Holy replicating robots, Batman! MakerBot has raised $10 million in venture funding! The New York based startup makes open source desktop scale 3D printers and is helping build a community of enthusiasts to bring the technology into the mainstream. Through sales and open distribution of their designs, MakerBot has put 5200+ of their printers in the world. Now, they’re going to do a whole lot more. Their latest round of investments brought interest from some major hitters in the tech-world: Amazon founder Jeff Bezos (already an angel investor), Foundry Group, True Ventures, and RRE. $10 million is a phenomenal boost for any open source business, but it may serve especially well here as MakerBot is one of only a handful of companies in the world successfully bringing 3D printing out of specialized industrial applications and into the hands of the individual. With this investment we’ll hopefully see MakerBot transform desktop 3D printing from a novelty to a widespread technology we all want to own.
As part of their outreach to spread the word about desktop 3D printing, MakerBot co-founder Bre Pettis recently appeared on The Colbert Report and printed out a copy of Stephen Colbert’s head. MakerBot and the show then made the design for Stephen’s visage public. Soon, Colbert’s fans were uploading a variety of head-themed objects to Thingiverse, the online community forum for 3D printable designs. Not to be outdone, the MakerBot team printed out their own copy of Colbert’s noggin and launched it into space using a weather balloon! Check out Pettis’s appearance on the Colbert Report and the subsequent space launch in the videos below.
While the venture funding round and Stephen Colbert’s head aren’t directly related, there’s nothing that says “we’re a multi-million dollar company” quite like a space launch. The MakerBot twist is that this launch really demonstrates how tech-savvy and value-minded the company really is. Hacking together a space launch with parts you can buy online isn’t new, but these guys do it well, and they make it look easy.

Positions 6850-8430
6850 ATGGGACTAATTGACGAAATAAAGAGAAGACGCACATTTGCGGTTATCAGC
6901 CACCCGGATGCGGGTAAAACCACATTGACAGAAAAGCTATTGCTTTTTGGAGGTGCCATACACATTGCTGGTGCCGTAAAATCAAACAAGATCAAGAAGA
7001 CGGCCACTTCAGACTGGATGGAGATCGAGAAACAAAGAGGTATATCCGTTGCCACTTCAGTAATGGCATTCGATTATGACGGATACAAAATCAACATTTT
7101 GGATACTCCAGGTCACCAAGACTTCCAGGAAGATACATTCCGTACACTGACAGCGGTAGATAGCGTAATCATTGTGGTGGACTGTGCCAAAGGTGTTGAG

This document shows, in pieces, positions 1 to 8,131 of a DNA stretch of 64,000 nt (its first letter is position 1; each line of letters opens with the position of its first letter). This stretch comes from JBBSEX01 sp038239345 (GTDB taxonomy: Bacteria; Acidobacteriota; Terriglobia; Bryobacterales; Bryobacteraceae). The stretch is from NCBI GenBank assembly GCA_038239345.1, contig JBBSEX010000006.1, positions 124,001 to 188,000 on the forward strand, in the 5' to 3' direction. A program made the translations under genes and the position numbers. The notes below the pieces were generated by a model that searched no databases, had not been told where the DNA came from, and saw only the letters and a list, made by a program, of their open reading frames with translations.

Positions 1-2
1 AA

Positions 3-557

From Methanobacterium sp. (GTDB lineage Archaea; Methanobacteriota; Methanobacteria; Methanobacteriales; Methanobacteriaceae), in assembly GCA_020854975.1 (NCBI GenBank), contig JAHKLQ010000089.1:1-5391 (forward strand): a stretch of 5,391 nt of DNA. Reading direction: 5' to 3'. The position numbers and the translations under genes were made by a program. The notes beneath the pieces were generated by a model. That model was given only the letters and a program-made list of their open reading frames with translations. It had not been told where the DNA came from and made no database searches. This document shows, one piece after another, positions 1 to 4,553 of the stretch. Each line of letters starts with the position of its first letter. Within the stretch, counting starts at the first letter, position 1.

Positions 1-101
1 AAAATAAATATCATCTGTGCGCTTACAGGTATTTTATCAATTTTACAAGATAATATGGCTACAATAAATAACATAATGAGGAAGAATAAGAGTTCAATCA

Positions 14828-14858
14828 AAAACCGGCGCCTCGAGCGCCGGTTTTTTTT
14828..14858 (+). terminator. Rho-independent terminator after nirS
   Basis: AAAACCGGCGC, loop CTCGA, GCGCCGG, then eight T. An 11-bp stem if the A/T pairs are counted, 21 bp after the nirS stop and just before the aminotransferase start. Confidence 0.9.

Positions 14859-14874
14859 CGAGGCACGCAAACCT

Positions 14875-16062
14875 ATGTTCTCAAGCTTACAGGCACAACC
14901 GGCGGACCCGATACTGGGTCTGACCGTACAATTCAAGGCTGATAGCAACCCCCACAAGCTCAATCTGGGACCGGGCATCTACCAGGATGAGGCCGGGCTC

Which is hopefully something their new (and returning) investors will appreciate. Besides bringing Brad Feld of the Foundry Group on as a member of the board of directors, it looks like the team at MakerBot is staying intact. Their job postings are growing, however, especially in those positions directly related to getting more MakerBots out into the world. “Productors (sic)”, customer support technicians, public relation specialists – this is a group gearing up to put more of their product out there and put it out as fast as possible.
History shows that MakerBot should be able to do this pretty damn well. They started off on the equivalent of a shoe-string budget – just $75k from their initial investors (Jake Lodwick and RepRap’s Adrian Bowyer). Now there are more than five thousand MakerBot machines out there. Their latest 3D printer, the Thing-o-Matic, sells for $1300 as a kit or $2500 fully customized and assembled. It has a three to four weak lead time – a sign that MakerBot needs to expand to meet demand. Another sign of their success is Thingiverse, which has thousands of 3D designs shared openly between users. From nuts and bolts to beanie hats, Thingiverse is a growing depository of stuff that anyone should be able to print out once they purchase (or build) their own Thing-o-Matic. When calculating the value of MakerBot you have to include this vibrant and expanding community they’ve created around their 3D printers. Investing in a $1300 piece of hardware makes a lot more sense when you know it comes with an open invitation to join a group of enthusiasts, small businesses, and wackos that share in your same fascination with 3D printing.
The big question this round of venture funding raises then, isn’t whether or not MakerBot will use the money wisely to expand and grow quickly. What we should be asking is “will MakerBot be the one?” Is $10 million enough to push MakerBot from quirky company in Brooklyn to the brand that will bring desktop 3D printing to the masses. We’ve seen others try to make that move. Stratsys is really targeted towards business applications, they have great technology, but their entry level 3D printer is $15k. RepRap is a phenomenal open source project that, like MakerBot, can print most of the parts needed to build a new 3D printer (we’re getting closer to self-replication every year). Yet RepRap isn’t selling its own printers, so they’re simply not going to get the same kind of investments that MakerBot will. MakerBot may be the only company in the right position to ramp up from five thousand machines to fifty thousand machines in the next few years.
Despite recent advances, we’re probably a decade or more away from 3D printers that every single person on the planet will want to own. When they can produce electronics, fabric, and metal there won’t be a household in the US that wouldn’t crave a 3D printer. Long before we get there, however, we need a company that can get the devices into as many tech-savvy hands as possible so that the technology can be developed alongside a community that will come up with (profitable?) applications as it evolves. MakerBot just received $10 million worth of votes that it’s the company for the job. I really hope they are. Any group that can considers launching celebrity heads into space a fun way to pass an afternoon is a group I want in charge of building the future.
[image credit: MakerBot]
[sources: MakerBot Blog]